The Settings dialog is also short on features. There's no kill switch, specialist DNS leak protection or anything else even faintly advanced. The only significant option is the ability to set your protocol – PPTP, L2TP, IKEv2 and OpenVPN are available – and even that defaults to a worrying ‘Automatic’ option which "applies the best protocol available for your device and the selected server." Best for what? Speed, security, something else? And does this mean not all servers support every protocol?
At any rate, it was time for some real-world testing*. We chose a local UK server, clicked the On button, and watched as the client connected.
One immediate concern is that our connection didn't default to OpenVPN. The client's automatic selection had used IKEv2 instead. That's not a significant security issue, but experienced users might want to choose their preferred protocol in Settings to ensure it's always used.
We noticed another oddity a few minutes later, when a pop-up window appeared asking if were enjoying Goose VPN, and a second asked us to provide feedback. Both windows could be closed with a click, but our guess is that most users won't expect or want to be faced with marketing pop-ups on their own system, even just once or twice.
During our last review of the service, we had great problems connecting to some Goose locations. There were no similar hassles this time around, and we were able to freely access any server whenever we liked.
Download speeds were capable, too, with UK to UK connections giving us a very acceptable 46-54Mbps on a 75Mbps line. Moving to nearby European countries – France, Netherlands, Germany, Sweden, Spain – gave us some reasonable average speeds, including around 40Mbps to France and 38Mbps in Germany. But a few locations were very inconsistent, with for example Netherlands performance ranging from 6Mbps to 38Mbps, depending on the server used.
Very long-distance connections saw even greater variations, ranging from a sluggish 4Mbps download speeds when connecting from the UK to Australia, to an excellent 30Mbps when reaching out to India.
Website unblocking proved effective, with Goose enabling access to Netflix and BBC iPlayer. There's no way to tell how long this might last – Netflix, in particular, is always moving to block VPNs – but Goose worked perfectly during our review.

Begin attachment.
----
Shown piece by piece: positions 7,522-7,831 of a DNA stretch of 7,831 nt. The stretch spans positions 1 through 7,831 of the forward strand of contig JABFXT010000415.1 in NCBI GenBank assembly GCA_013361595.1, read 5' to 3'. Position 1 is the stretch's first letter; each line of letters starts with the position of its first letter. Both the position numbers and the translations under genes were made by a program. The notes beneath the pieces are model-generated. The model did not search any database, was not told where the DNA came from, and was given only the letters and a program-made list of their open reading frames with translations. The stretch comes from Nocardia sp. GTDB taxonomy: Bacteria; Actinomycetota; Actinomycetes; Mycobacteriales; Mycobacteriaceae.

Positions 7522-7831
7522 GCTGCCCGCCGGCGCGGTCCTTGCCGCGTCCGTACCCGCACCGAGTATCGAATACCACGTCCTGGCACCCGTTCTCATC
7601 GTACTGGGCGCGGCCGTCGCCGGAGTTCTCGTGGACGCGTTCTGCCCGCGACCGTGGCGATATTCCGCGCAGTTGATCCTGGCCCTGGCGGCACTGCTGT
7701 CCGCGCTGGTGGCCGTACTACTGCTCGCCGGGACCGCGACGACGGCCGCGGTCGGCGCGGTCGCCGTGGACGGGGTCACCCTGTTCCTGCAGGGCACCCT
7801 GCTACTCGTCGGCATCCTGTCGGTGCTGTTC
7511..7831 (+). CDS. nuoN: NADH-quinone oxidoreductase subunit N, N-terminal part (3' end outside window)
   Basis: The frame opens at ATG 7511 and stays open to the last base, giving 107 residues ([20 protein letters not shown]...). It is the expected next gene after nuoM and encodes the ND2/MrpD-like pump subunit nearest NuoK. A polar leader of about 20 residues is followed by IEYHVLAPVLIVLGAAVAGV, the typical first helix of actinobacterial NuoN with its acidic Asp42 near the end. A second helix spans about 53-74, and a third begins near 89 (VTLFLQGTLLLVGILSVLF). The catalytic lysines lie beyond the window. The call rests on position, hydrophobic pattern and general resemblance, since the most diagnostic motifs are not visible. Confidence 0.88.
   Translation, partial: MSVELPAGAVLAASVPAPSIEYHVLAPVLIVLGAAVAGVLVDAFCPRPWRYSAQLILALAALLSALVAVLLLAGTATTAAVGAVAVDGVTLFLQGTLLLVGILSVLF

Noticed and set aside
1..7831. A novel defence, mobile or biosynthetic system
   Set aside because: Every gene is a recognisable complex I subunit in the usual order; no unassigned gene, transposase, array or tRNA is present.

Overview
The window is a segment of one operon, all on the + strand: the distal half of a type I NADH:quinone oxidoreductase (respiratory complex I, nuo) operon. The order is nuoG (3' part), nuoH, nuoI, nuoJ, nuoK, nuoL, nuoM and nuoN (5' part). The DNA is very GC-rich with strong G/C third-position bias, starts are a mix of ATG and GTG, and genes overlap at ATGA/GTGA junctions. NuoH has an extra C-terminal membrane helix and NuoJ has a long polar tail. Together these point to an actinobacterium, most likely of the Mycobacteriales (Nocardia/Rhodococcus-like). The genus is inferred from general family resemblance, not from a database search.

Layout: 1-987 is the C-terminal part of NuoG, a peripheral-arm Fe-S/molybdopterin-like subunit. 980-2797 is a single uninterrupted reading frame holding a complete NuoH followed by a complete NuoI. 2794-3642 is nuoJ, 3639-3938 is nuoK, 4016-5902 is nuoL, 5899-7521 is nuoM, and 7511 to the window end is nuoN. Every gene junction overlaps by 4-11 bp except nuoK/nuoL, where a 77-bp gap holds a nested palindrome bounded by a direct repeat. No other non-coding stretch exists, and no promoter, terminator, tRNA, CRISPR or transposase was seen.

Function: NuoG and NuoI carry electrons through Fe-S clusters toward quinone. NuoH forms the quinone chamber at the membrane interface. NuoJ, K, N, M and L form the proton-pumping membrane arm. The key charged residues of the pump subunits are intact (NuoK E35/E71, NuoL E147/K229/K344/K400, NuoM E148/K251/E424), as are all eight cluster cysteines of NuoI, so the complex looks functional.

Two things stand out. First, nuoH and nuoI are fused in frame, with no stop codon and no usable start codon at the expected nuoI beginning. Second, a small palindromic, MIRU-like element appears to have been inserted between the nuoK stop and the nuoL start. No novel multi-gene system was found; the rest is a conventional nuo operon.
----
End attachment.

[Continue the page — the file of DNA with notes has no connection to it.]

A new Chrome extension simplifies access to your geoblocked websites, too. Tap an address bar icon, choose a location, hit the Connect button and your new IP is ready in seconds. This only applies within Chrome, of course, so you need to be sure you remember that and don't launch some other internet app. But if you only need to visit a website or two, it works very well.
The client had one or two annoyances which appeared over time. By default it displays a warning every 15 minutes when it's minimized but not connected. That sounds like a reasonable idea, but it's poorly implemented. Instead of using a desktop notification, the client pops up a window which grabs the focus. If you're typing and not looking at the screen, you might lose several keystrokes, then have to click back on your application and type them again. You can turn this off, fortunately, but it shouldn't be necessary.
We completed our tests by running a few privacy checks via dnsleaktest.com and other sites. During the last review, some of these test sites reported a DNS leak, but there were no problems this time. DNS, WebRTC and other tests were all passed successfully, with Goose keeping our identity properly shielded in every situation.
A likeable service, with good support and a clear ‘no logging’ policy. It's short on features and the Windows client needs a redesign, but Goose VPN does a lot right. It could be worth a try for less demanding users.
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*Our testing included evaluating general performance (browsing, streaming video). We also used speedtest.net to measure latency, upload and download speeds, and then tested immediately again with the VPN turned off, to check for any difference (over several rounds of testing). We then compared these results to other VPN services we've reviewed. Of course, do note that VPN performance is difficult to measure as there are so many variables.